I started working for the sandalwood factory in 2008. They had just started to buy in native Australian sandalwood – Santalum spicatum to chip on site. I was taken by the weird and wonderful shapes of the sandalwood. I took a small, twisted piece, sanded, and polished it, to put in the shop as a display. So many customers wanted to buy it, it wasn't long before I was asked to make some for sale, it just took off from there.
I like the variety in the sandalwood, no two pieces are alike. With each delivery of sandalwood, there would always be shapes and grain like I've never seen before.
A lot of the features and colour variations in Australian sandalwood, you don't see in a lot of other timbers. It's a slow growing species with tight growth rings that look amazing when cut on an angle. Although it's a hard wood, I find it easier to work and more rewarding than other hard woods like jarrah or other sandalwood species.
Most of the pieces I select have natural features that I try to exploit, some have holes in the sapwood like little windows into the heart wood. Some, the heart wood has grown out through the sap wood, creating a huge contrast in colour with the sapwood being light in colour and the heartwood can be medium to dark in colour. Some have bizarre shadows in the grain. I imagine the best way to make that feature stand out, and then shape it accordingly. Some pieces I carve into other shapes, depending on what I can imagine the piece of sandalwood to eventually be. I find sea creatures are good to carve, probably as I sketched a lot of them as a kid.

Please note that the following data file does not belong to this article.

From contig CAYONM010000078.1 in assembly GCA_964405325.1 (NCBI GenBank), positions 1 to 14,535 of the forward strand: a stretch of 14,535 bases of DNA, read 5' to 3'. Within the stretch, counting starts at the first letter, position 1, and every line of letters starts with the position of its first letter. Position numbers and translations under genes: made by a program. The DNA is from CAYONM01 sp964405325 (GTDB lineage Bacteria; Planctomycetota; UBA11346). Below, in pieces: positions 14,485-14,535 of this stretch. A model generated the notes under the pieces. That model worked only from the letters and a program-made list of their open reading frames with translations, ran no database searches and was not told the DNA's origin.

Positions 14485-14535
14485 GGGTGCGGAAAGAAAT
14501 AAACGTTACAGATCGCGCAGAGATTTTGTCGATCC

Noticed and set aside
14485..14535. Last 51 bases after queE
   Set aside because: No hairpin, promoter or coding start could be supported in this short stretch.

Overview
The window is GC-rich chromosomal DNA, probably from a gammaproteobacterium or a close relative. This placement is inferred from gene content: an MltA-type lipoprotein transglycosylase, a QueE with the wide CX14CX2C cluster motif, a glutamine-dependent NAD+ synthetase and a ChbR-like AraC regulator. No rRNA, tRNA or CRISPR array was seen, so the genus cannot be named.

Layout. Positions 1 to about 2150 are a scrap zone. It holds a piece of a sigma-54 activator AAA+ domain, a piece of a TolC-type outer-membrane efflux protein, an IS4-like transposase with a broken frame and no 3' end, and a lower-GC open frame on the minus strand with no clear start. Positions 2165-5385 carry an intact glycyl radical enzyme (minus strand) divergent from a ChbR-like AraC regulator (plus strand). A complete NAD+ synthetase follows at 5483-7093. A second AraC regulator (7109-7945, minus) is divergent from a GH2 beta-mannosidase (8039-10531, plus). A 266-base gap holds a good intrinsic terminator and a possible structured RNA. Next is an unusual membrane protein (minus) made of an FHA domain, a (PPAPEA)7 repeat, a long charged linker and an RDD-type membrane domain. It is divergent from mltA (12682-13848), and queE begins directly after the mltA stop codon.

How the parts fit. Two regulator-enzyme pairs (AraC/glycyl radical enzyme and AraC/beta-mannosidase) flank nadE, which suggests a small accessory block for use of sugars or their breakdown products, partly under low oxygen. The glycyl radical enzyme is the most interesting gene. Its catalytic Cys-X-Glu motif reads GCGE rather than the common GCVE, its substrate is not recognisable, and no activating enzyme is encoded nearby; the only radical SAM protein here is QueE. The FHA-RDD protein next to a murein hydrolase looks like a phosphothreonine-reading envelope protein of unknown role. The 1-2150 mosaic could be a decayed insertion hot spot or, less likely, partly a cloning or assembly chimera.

Carving can be quite time consuming, some pieces may take ten to fifteen hours to complete, while using the natural feature as the art, is often a matter of cut and sand. If the wood is clean, some of these can be finish inside 30 minutes.
I use a range of tools, a drop saw for cutting the desired pieces, an Arbortech grinder to carve shapes, and a Dremil grinder for final work. Sanding is the biggest part; I use a variety of grits on belt sanders from course to fine and orbital Sanders. Chisels and knives are also used.
The final work is done by hand, with 400 grit sandpaper to get a smooth finish, and to remove any last tool marks and scratches. Finally, I apply a light fraction oil. (An unused cut from the distilling process). This makes the grain pop and gives the piece a strong sandalwood smell that can last for months.
Although I don't see many customers in the shop, the staff are always giving me positive feedback from customers. Many staff have purchased carvings as well, which is also a great compliment. I love working with the Australian sandalwood, and feel privileged to do so, and happy the company can see value in it beyond the oil and have a allowed me to continue with supplying uniquely crafted sandalwood art.